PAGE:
Thinking about Publication Ethics: Resources for Editors

In this issue of Science Editor, you’ll find a number of articles related to publication ethics. Most editors—including editors-in-chief and their associate editors, staff editors, and freelance manuscript editors— face occasional ethics issues when publishing scientific research papers. The issues range from incidents of outright fraud to less serious breaches of publication ethics, all of which detract from the integrity of the published scientific literature. The repercussions of violating publication ethics are numerous, including incorrect attribution of authorship, risk of copyright infringement, waste of research dollars, and even inappropriate medical treatment of patients. Clearly, prevention of scientific misconduct or breaches of publication ethics and appropriate handling of ensuing situations are serious concerns in any editorial office.

CSE White Paper on Promoting Integrity in Scientific Journal Publications

Spring 2012 saw the release of the latest update of the CSE White Paper on Promoting Integrity in Scientific Journal Publications. CSE presented its first full-day Short Course on Publication Ethics based on the concepts presented in the white paper, which has two major sections: the first addresses the responsibility of all who are involved in a research study—including editors, authors, reviewers, and sponsors—and the second provides information on identifying research misconduct and presents guidelines for action when misconduct occurs.

Each section of the white paper contains a number of subsections:

Responsibility of participants in the research process. For editors, topics addressed include confidentiality; conflicts of interest of all those involved; corrections, errata, and expressions of concern; authorship disputes; and allegations or findings of misconduct. The author subsection reviews authorship criteria and contributorship models, acknowledgments, author order, and changes in the author byline. The reviewer subsection deals with reviewer selection, examples of impropriety, and models of anonymity (blind, double-blind, and open). The sponsor subsection includes discussion of publication planning by sponsors, assignment of authorship, disclosure of conflicts of interest, access to data, and clinical-trial registration requirements.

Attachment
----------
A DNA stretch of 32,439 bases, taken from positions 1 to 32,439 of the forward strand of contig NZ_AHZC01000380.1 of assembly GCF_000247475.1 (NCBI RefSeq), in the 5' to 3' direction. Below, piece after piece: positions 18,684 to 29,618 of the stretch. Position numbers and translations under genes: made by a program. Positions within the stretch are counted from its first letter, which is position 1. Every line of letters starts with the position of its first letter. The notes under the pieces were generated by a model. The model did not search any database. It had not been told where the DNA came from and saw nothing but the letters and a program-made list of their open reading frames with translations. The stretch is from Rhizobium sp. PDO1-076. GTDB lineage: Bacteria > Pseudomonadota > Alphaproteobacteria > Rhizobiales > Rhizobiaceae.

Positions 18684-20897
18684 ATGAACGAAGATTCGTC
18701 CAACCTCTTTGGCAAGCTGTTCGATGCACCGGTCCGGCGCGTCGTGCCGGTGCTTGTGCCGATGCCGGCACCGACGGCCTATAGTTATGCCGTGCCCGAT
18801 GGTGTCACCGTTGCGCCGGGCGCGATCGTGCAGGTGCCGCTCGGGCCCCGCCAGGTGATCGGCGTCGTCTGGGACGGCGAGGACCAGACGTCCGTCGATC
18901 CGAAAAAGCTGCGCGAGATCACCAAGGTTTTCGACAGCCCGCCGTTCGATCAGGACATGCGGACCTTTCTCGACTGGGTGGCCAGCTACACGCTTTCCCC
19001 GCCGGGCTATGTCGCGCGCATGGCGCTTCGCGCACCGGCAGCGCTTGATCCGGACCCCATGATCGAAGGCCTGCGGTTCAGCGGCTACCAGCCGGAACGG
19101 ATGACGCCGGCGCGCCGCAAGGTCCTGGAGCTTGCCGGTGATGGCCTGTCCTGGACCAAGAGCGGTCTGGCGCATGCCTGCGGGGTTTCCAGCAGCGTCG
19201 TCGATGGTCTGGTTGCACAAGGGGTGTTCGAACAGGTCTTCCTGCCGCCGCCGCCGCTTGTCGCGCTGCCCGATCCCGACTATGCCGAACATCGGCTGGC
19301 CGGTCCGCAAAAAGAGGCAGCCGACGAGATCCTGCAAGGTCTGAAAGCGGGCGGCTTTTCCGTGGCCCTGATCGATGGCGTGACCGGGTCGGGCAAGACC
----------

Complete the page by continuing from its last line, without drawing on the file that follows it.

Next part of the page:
Identification of research misconduct and guidelines for action. The first subsection of the second section provides descriptions of actions that constitute research misconduct: mistreatment of research subjects, falsification and fabrication of data, and piracy or plagiarism. The next subsection discusses investigations of misconduct by various international bodies, and the following one addresses responsibility for reporting suspect manuscripts. Misconduct in digital imaging, correcting the literature, and handling media inquiries about misconduct make up the final subsections of the white paper.